6. Once the other healers have taken over Fel Rage, I keep the tanks topped of with a mix of G.heals, Renews, and CoH.

    Matt, Since I’m a CoH priest, and we don’t have a disc priest, I’m not sure how to answer your question about pain suppression. However, given that you will be learning RoS after BB is dead, I HIGHLY, STRENUOUSLY suggest that you guys recruit or respec a CoH priest – with excellent mana-management skills. (Spamming CoH without the proper gear, spec, and restraint will make you go oom, and therefore useless.)

    I’m nervous that this will sound conceited, but offer it as a benchmark: On a typical bloodboil fight, with 8 or 9 healers, I do about 15-20% of the total healing. On RoS, I do about 25% of the total healing. I have heard similar healing distributions from other CoH-priest friends.

    There is very little time that I’m NOT casting, and my time in the FSR for this fight is something like 85-90%. Supporting that amount of mana consumption became easier after 2.4, but even in 2.3 it was done with a liberal mix of super mana (and the occasional rejuv.) pots, Inner focus all the time, every time, and trinkets. Mana batteries are nice, if you can get them, but not required.

    Hope that helps…

    –Wynthea, Them, Nazjatar US.

  5. Wynthea: Absolutely. I’m the CoH healer on this one. We also had a full discipline priest. The last holy priest was an Imp. DS hybrid healer.

    And don’t sound conceited. There’s some things that are need to know regardless of how you sound. Don’t worry about that. Benchmarks are benchmarks.

    Thanks for the input everyone. Our problem at this point is just finding the right balance in healing assignments.

  6. “Phase 2 is ALL about keeping the Fel Rage tank up, no matter the costs.” – apathy

    wrong, most important is keeping the tanks topped off even in phase 2 since they take damage from the DoT/debuff through this phase. if the fel rage target dies a tank can survive the rest of phase 2 if they pop trinkets or other “oh shit” abilities. but if a tank dies while you’re keeping the fel rage person up…better start running for the door.


    tell your druids to innervate after the first fel rage is over so they can do it again towards the end of the fight when everyone is OOM.

  7. I have no experience on this fight whatsoever, so take this with a grain of salt. I’m drawing this knowledge from what I’ve read and heard.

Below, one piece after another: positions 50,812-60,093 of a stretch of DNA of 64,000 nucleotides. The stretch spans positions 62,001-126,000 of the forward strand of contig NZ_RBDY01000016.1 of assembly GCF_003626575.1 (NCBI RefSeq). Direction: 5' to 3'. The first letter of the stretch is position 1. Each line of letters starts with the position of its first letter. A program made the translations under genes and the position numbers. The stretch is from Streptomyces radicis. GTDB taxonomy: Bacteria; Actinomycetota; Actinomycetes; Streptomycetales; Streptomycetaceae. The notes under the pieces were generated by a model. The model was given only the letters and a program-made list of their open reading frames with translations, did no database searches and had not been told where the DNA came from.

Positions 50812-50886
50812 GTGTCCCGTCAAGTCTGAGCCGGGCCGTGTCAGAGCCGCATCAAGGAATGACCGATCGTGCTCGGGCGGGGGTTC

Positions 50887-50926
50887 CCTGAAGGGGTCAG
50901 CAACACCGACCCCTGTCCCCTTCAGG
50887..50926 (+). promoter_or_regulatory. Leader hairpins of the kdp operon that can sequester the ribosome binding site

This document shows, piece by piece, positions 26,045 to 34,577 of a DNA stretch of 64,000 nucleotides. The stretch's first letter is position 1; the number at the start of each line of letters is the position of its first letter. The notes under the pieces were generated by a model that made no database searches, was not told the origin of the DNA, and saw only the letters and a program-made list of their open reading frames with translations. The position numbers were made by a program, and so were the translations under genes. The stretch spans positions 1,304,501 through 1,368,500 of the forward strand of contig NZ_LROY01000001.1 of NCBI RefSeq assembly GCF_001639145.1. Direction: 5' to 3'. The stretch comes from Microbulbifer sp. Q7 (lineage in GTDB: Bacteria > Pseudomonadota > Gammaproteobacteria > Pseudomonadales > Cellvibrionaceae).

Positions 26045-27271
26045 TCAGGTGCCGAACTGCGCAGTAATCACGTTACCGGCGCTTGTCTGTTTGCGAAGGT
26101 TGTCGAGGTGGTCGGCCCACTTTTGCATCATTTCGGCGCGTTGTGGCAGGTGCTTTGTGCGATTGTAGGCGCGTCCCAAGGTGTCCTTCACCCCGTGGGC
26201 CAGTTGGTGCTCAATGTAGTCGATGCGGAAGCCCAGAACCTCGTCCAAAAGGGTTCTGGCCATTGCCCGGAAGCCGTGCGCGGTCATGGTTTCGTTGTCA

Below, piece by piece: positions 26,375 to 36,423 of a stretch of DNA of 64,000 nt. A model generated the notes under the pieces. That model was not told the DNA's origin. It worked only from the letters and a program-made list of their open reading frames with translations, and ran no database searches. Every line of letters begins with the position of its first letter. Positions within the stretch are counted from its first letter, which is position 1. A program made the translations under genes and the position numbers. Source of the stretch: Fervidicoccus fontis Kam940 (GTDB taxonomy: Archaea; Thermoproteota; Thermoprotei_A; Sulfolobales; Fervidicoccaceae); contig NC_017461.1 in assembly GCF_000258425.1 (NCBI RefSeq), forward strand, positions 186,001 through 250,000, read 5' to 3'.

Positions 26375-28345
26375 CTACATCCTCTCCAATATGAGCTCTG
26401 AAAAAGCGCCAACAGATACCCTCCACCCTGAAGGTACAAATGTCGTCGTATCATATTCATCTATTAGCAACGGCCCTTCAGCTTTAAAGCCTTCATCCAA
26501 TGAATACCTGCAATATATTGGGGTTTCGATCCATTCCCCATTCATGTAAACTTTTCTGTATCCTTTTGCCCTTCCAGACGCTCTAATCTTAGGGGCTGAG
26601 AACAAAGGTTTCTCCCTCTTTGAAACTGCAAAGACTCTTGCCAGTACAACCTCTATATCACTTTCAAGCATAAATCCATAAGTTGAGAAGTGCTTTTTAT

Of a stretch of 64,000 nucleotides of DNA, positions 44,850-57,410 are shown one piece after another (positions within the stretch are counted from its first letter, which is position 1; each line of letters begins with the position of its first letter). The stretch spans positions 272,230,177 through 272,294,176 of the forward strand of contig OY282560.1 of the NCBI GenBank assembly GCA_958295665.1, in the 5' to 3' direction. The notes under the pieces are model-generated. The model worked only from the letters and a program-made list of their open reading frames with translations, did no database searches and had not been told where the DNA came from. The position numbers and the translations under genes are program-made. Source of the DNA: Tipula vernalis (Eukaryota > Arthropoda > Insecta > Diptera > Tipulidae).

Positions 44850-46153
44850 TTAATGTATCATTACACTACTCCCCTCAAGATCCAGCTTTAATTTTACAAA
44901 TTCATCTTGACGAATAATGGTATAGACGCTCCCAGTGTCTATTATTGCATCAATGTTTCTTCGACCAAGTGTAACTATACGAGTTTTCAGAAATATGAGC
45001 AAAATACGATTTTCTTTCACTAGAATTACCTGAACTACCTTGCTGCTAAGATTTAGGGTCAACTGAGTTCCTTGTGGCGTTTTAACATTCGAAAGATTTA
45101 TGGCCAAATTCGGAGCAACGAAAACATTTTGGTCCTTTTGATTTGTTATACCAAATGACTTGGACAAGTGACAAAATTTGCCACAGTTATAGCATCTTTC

Regardless of what your healing setup, you will need at least 6 healers to keep the Fel Rage tank up, and it’s best to have something besides reactive Paladin healing on him. A Druid will help tremendously in easing the incoming damage.

    Sort of a stupid check, but make sure none of your Paladins are trying to spam Flash of Light on the Fel Rage Tank, or any of your healers are trying to downrank and save mana. Whoever is on the Fel Rage Tank MUST spam their greatest heal constantly. All worries about Mana conservation must be tossed to the winds. Your healers will need to learn this lesson VERY well for upcoming fights. This is not High King anymore.

    I agree with what Andover said: do not waste raid healing abilities on the Fel Raged Person. Circle of Healing proves its worth once and for all in this fight, and Chain Heal is always ridiculous.

    Id est, put the 4 Paladin healers, the Druid, and the Discipline Priest on the Fel Rage Tank from the start. Have the other three healers deal with the raid. However, make sure those raid healers don’t just stand there when their job is done. Once they’re confident the raid has been healed up enough they need to help out with the Fel Rage Tank as well.

    Phase 2 is ALL about keeping the Fel Rage tank up, no matter the costs.

    If the Fel Rage tank is a mage…you pretty much just have to close your eyes and pray.

  8. Apathy: “They said CoH sucked. They… were wrong.”

    That coming out in theatres this summer?

    Leave no stone unturned. Even the best of us can forget the basics.

  9. “Phase 2 is ALL about keeping the Fel Rage tank up, no matter the costs.” – apathy

    @Vandito – Actually, Apathy is correct here. You lose the Fel Raged person chances are there’s going to be either dead rogue, DPS warrior, mage, warlock, shadow priests…basicly there’s going to be at least 2 people killed if a Fel Rage tank goes down by the time your MT/OT’s hit their taunt button. The absolute only chance you have is if he goes after someone at range and a MT/OT gets a tuant off and somehow survives the DMG that put forth on them for the rest of P2.